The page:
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Venus became a hellscape due to climate change. Is Earth next in line?

Venus became a hellscape due to climate change. Is Earth next in line?

Climate change turned Venus into a hellscape. Is Earth next?

“Hellscape” is the most appropriate word to describe the surface of Venus, the second planet from the sun. At 900 degrees Fahrenheit, it’s the hottest planet in the solar system, thanks to an atmosphere that’s almost entirely made up of carbon dioxide. Over a volcanic landscape of sharp lava flows, clouds made of highly corrosive sulfuric acids are draped. Most crushingly, the pressure on the surface of Venus is about 92 times the pressure you’d feel at sea level on Earth.

“It’s really almost entertainingly, comically horrible, like some sort of cosmic deity had a really, really grumpy day and just went ‘Nope, I’m gonna ruin this planet,’” Robin George AndrewsAndrews, a scientist journalist and volcanologist, said. Andrews likens it to being a mile under pressure. “If you stood on the surface, you would be pancaked and you would melt,” he says. Your eyes would explode due to the pressure — “which would be gross,” he adds.

Andrews explains this in his new book. Super Volcanoes: What They Reveal about Earth and the Worlds BeyondScientists believe that Venus was once a planet much like Earth. It had a liquid water ocean similar to the ones that sustain life on Earth. Andrews finds the question of what happened that destroyed Venus fascinating and even existential.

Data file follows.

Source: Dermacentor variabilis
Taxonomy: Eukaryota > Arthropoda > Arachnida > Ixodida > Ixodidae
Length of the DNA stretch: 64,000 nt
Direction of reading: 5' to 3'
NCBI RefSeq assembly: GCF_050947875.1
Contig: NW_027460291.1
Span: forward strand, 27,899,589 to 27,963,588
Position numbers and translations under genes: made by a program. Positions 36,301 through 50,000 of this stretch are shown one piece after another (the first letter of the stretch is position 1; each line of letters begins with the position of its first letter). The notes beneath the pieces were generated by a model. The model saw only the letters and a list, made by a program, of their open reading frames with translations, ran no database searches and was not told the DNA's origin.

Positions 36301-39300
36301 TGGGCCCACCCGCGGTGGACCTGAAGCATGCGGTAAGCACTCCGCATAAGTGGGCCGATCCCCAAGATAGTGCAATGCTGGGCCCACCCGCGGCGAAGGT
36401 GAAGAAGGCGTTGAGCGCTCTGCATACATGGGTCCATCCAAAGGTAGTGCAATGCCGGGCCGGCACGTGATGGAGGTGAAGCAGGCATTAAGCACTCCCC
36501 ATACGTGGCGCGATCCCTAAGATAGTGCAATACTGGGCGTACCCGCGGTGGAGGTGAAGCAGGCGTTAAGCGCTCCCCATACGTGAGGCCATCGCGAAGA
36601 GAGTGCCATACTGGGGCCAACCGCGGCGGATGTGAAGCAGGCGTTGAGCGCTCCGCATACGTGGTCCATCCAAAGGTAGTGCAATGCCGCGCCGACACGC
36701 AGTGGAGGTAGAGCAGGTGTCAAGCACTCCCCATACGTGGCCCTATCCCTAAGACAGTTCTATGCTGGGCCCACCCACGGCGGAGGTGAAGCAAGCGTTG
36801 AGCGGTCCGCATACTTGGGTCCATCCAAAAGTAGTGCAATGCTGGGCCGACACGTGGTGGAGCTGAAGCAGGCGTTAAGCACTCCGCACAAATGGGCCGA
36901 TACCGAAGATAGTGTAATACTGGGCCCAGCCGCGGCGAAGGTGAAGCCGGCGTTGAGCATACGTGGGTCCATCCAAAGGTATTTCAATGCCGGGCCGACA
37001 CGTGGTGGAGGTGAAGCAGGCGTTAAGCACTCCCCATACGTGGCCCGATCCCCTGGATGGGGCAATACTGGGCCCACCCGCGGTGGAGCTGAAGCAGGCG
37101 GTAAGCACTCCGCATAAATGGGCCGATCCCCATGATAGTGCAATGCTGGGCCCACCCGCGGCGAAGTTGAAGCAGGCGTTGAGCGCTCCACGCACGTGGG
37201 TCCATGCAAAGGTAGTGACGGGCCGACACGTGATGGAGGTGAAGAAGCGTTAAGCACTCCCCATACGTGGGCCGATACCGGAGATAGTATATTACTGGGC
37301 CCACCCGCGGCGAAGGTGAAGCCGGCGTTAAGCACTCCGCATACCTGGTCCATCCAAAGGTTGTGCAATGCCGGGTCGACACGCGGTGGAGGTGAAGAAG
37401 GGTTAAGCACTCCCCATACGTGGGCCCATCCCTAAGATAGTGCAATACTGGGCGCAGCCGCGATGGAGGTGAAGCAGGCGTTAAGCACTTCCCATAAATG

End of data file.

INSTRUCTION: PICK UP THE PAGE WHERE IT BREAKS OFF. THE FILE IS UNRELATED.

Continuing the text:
“Venus and Earth are planetary siblings,” he says. “They were made at the same time and made of the same stuff, yet Venus is apocalyptic and awful in every possible way. Earth is a paradise. So why do we have a paradise next to a paradise lost?”

Scientists have discovered this. SomethingThe impact of Venus on climate change caused a truly devastating level of climate change. Surface temperatures rose hundreds of degrees. But they don’t know exactly what. Andrews was the host of an episode. Unexplainable, Vox’s science podcast about unanswered questions, about what could have triggered Venus’s apocalypse and why we should care about it. This conversation has been edited for clarity and length.

The podcast episode features a conversation with Sara Seager (MIT planetary scientist, expert on exoplanets or planets beyond our solar system). who raises the tantalizing question: What if Venus, despite all the destruction, is still alive?

Our place in the universe could be revealed by Venus’s origins

On the left is Venus as it looks today. On the right, an artist’s interpretation of where oceans could have lain on the surface in the past.
NASA/Jet Propulsion Laboratory Caltech (left) & NASA (right).

Brian Resnick

You say the question of “what killed Venus” is existential. Why is it so?

Robin George Andrews

It is really a question about “Why are we here?” Answering it will help answer the question: Are we lonely? Are there other Venuses and Earths out there, or are they all alone?

How fortunate are we to exist if Earth is the only one left? If Venus is the odd one out, then maybe we’re not so special after all.

Brian Resnick

So Earth and Venus began as similar planets and then took different paths. Do you want to know which path is more common in the cosmos.

Robin George Andrews

Scientists have found an Earth-like exoplanet. It’s almost like they are saying, “We found a Venus-like planet.” We don’t know if this is like a habitable world by our human, surface-dwelling standards, or if it’s gone through this sort of apocalyptic climate change like Venus. Studying Earth and Venus is a good way to find out which planets are more common in our cosmos.

Brian Resnick